Chancellor Richard R. Carranza put out a letter on December 18th, 2020, outlining the changes that will be put into effect and continuities for the admissions process for New York City public high schools, that have been made largely due to the Covid-19 pandemic. Carranza is also focusing on lessening inequities that were thrown into light by the pandemic, specifically the worse impact that Covid-19 had on students of color and low-income students, as well as keeping the process as normal as it can be, keeping in mind social distancing guidelines.
Geographic and District Priorities Change
In favor of “a more equitable process for all families,” the Chancellor stated that geographic admissions priorities will be done away with over the course of the next two years, priorities which in the past gave students living in the district of the school first pick at seats. The controversy surrounding geographic preferences centered on District 2 in Manhattan. Their district preference means that some of the best schools in the city, including Eleanor Roosevelt High School and Millennium High School, were very difficult for students outside of the district to get into (if not impossible for some schools). This limited diversity at these schools since the majority of the district is white and the overwhelming majority of seats were given to students in the district.
As of this year, district priority is set to be permanently removed, and other forms of geographic preference, such as borough, will be eliminated the next. This means that students who do not live in the district of a school have a chance to get into schools outside of their district if they rank high enough for screened schools or are chosen from a lottery for unscreened schools.
Update for Specialized Public High Schools and SHSAT
In the spirit of trying to maintain normalcy for the 2021 high school choice process, the Chancellor is maintaining that the SHSAT will be given out this year, but the location of the test will be at the middle school of the student, to reduce interaction of students and minimize travel.
How Will Screened Schools Make Decisions?
With the changes in middle school grading policy and the canceling of regents and state tests, a big question from families has been whether the screening process for screen schools will continue this year. The Chancellor has stated that the screening process will not be taken away from schools that use it, but he and the mayor are encouraging these schools to suspend their screening process this year. Carranza continued under the same topic: “Schools that maintain academic screens are encouraged to make a concerted effort towards greater equity in their processes, either by electing to remove additional screens now, or implementing a Diversity in Admissions priority.” The introduction of this idea could mean we see some big changes in the screening processes of various schools over the coming years.
For schools that maintain their screening processes, Carranza mandated that their academic screening criteria must be made public on MySchools, with the criteria of screening remaining up to each school.
In light of these changes and this difficult year, the Chancellor makes a statement that speaks to the goal of these new policies: “These changes show that our values can become action, and that no policy, or way of doing things, is so entrenched that it cannot be revised in the name of serving all our children.”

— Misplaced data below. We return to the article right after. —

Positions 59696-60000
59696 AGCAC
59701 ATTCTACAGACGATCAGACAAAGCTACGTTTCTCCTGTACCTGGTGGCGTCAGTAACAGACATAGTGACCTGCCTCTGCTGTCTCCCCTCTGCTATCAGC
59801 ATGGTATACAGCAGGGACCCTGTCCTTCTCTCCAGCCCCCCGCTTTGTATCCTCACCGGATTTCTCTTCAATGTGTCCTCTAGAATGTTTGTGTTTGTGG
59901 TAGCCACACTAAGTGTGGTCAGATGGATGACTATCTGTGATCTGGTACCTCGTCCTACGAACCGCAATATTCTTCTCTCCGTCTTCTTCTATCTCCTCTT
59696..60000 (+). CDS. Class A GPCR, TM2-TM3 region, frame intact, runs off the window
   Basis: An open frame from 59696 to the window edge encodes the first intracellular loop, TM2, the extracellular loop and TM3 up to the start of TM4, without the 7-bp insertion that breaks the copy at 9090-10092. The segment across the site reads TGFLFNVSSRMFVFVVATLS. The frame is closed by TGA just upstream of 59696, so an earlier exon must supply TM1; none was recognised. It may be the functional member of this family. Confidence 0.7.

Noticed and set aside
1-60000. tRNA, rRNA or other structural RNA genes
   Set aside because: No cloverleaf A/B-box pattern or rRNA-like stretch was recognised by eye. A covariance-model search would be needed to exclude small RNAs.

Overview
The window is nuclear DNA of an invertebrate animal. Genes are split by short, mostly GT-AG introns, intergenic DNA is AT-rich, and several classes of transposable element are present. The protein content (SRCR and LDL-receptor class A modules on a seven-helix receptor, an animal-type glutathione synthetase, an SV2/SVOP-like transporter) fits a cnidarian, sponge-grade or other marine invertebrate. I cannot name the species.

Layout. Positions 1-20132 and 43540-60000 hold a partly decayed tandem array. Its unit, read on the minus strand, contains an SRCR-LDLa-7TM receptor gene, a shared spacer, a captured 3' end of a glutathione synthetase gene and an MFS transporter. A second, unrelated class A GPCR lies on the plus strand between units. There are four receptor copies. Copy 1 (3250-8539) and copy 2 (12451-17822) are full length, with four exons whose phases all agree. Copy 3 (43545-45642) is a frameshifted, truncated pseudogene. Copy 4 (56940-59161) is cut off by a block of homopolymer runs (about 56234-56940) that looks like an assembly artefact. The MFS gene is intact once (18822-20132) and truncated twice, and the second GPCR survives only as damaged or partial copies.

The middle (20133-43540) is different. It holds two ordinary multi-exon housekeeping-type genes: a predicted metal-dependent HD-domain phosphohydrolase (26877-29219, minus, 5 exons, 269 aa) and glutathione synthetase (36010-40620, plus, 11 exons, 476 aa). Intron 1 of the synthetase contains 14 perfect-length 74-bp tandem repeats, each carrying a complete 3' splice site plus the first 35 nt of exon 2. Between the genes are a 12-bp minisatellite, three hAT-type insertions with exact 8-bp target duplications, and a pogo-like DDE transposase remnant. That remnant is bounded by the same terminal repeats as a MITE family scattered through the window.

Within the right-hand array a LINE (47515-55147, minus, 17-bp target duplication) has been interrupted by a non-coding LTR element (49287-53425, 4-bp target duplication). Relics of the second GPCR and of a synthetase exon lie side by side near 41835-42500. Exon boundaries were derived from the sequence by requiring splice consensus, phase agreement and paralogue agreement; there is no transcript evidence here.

Halina de Jong-Lambert is a sophomore at Fiorello H. LaGuardia High School for Music, Art, and Performing Arts in New York City. She is an acting major at the school, enjoys Stephen King Novels, and is a fan of Oscar Wilde.
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As high school applications are wrapping up for this year, it’s a good idea for 7th graders to start preparing for their high school admissions next year. But with so many high school programs in New York City, researching high schools can seem like a daunting task. Here are some tips that can make the process slightly easier:
8th graders across the city will be applying to some of the city’s 700+ public high school programs by the December 1st application deadline this year. But with all the different types of high schools using various admissions methods, it can be overwhelming to keep track of all the requirements and deadlines. Here’s an overview of the different application processes for public high schools this year:
High school admissions tests are often considered the most stressful part of the application process. One’s grades and extracurriculars throughout high school can all be rendered worthless if an admissions test is failed. This is particularly true for the specialized public high schools in New York City who only consider the SHSAT test for consideration at their schools. With such stress inducing tests it is completely normal to feel anxious or nervous the night before an exam. Hopefully, this guide will allow you to go into your test center in a positive and motivated mindset.
7th grade is a formative year as a student, but also as an applicant to high schools. This is the most important year for your grades, as high schools will only see part of your 8th grade transcript and they are more lenient in judging your 6th grade transcript. But it is also a time for you to start exploring what you want out of a high school, so that you go into 8th grade with a good idea of the types of schools you want to apply to and with time to prepare for any admissions exams.
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